Wednesday, December 24, 2014

Christmas Countdown 2 : Christmas Cake

Fast coming to an end of the Christmas Countdown... It is Christmas Eve and we do like fruit cake!  The Christmas Cake, traditionally a fruit cake, will be cut tonight so that a piece or two can be left as snack for Santa. 
My mother's Christmas cake 
 I am very lucky  - my mother makes my Christmas cake.  My mother is close to 90 years old -but her cake this year is fantastic. It is now a tradition of the Simmons family Christmas gathering that we have this moist rich cake. We sometimes also have stollen,a German fruit cake which has more of a bread texture. I love it - the mixture of fruit, marzipan and spices! I  am also partial to Panettone, an Italian version of Christmas fruit cake, also more like a many versions of Christmas cake, but 
the earliest recipe  from ancient Rome lists pomegranate seeds, pine nuts, and raisins that were mixed into barley mash. In the Middle Ages, honey, spices, and preserved fruits were added.   Recipes varied greatly in different countries throughout the ages, depending on the available ingredients as well as (in some instances) church regulations forbidding the use of butter, regarding the observance of fast. Pope Innocent VIII (1432–1492) finally granted the use of butter, in a written permission known as the ‘Butter Letter' or Butterbrief in 1490, giving permission to Saxony to use milk and butter in the North German Stollen fruit cakes. . from Wikipedia.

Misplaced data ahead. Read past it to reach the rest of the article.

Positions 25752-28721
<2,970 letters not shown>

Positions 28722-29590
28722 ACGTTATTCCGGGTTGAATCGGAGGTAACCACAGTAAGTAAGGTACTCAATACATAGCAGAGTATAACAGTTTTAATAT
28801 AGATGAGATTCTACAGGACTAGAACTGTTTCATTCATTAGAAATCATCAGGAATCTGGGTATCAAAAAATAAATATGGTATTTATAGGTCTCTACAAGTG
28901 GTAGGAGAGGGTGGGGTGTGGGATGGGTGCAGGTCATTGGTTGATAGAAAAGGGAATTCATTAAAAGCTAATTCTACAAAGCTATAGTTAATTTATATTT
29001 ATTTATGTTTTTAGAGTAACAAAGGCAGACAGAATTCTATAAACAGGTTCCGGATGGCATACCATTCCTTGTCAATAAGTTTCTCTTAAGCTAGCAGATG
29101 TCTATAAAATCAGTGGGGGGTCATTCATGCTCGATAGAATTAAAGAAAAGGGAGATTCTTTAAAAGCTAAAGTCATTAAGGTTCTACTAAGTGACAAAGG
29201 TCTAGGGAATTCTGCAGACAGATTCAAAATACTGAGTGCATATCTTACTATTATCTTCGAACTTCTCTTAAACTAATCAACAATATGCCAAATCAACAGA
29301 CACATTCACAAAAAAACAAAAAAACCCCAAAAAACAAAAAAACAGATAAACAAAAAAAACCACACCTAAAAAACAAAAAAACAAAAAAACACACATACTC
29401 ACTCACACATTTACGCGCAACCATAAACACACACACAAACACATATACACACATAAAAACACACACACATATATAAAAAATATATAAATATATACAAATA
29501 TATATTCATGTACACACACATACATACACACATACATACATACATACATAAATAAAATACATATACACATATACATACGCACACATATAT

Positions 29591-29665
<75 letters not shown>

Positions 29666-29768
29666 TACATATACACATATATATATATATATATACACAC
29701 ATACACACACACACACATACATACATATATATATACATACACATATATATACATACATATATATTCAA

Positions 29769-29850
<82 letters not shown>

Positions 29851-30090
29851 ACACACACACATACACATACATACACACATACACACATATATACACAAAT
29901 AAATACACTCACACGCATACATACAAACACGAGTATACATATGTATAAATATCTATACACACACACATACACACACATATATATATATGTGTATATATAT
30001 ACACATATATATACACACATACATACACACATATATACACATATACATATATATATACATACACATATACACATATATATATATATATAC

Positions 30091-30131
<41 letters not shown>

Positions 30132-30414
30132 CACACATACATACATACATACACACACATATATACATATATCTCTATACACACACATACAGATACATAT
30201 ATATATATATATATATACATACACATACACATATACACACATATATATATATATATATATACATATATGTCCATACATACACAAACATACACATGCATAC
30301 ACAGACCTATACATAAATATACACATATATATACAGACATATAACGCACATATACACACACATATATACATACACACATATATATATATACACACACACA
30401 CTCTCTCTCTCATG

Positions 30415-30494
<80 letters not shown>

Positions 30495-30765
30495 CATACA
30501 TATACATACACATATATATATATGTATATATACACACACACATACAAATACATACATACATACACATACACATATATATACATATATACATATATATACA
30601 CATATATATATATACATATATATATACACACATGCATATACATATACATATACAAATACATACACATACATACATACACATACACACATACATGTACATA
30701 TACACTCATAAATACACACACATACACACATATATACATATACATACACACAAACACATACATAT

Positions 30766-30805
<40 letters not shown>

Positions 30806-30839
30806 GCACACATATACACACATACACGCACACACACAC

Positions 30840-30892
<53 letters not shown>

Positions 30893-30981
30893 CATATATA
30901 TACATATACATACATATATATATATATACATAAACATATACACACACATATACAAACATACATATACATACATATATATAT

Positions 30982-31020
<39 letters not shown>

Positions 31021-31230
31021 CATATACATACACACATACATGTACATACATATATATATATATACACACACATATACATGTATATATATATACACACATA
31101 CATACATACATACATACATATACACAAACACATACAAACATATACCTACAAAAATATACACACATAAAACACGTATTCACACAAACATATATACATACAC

I am guessing that the original  Christmas fruit cakes were not highly decorated, but in more modern times, cakes  are decorated with icing and have become works of art -  traditional and contemporary designs. 
This snippet of information does not flow, but it seems so ludicrous I need to add it here.... In Japan, when traditionally women married very young, unmarried Japanese girls over the age of 25 were called "Christmas cakes" - past their prime after the age of 25, as a Christmas cake would be after the 25th.( In Japan, a sponge cake with cream is the popular version of a Christmas cake.)  With that bit of trivia and it being too late to bake a cake,  there is nothing left to do but to enjoy a cuppa  ( or something stronger)  and some cake ....

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